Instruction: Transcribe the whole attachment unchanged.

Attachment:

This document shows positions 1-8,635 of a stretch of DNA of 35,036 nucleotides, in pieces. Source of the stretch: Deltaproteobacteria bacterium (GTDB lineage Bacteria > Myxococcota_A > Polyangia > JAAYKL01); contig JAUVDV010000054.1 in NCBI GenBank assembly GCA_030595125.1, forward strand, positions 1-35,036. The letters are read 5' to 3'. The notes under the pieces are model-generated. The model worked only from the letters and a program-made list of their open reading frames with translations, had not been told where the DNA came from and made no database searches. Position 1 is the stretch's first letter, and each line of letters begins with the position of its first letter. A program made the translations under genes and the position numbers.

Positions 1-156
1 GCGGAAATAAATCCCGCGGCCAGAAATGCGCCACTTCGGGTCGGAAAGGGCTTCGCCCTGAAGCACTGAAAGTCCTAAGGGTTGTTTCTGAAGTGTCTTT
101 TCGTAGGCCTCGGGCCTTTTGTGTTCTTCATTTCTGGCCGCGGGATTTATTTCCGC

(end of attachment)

This document shows positions 1-8,635 of a stretch of DNA of 35,036 nucleotides, in pieces. Source of the stretch: Deltaproteobacteria bacterium (GTDB lineage Bacteria > Myxococcota_A > Polyangia > JAAYKL01); contig JAUVDV010000054.1 in NCBI GenBank assembly GCA_030595125.1, forward strand, positions 1-35,036. The letters are read 5' to 3'. The notes under the pieces are model-generated. The model worked only from the letters and a program-made list of their open reading frames with translations, had not been told where the DNA came from and made no database searches. Position 1 is the stretch's first letter, and each line of letters begins with the position of its first letter. A program made the translations under genes and the position numbers.

Positions 1-156
1 GCGGAAATAAATCCCGCGGCCAGAAATGCGCCACTTCGGGTCGGAAAGGGCTTCGCCCTGAAGCACTGAAAGTCCTAAGGGTTGTTTCTGAAGTGTCTTT
101 TCGTAGGCCTCGGGCCTTTTGTGTTCTTCATTTCTGGCCGCGGGATTTATTTCCGC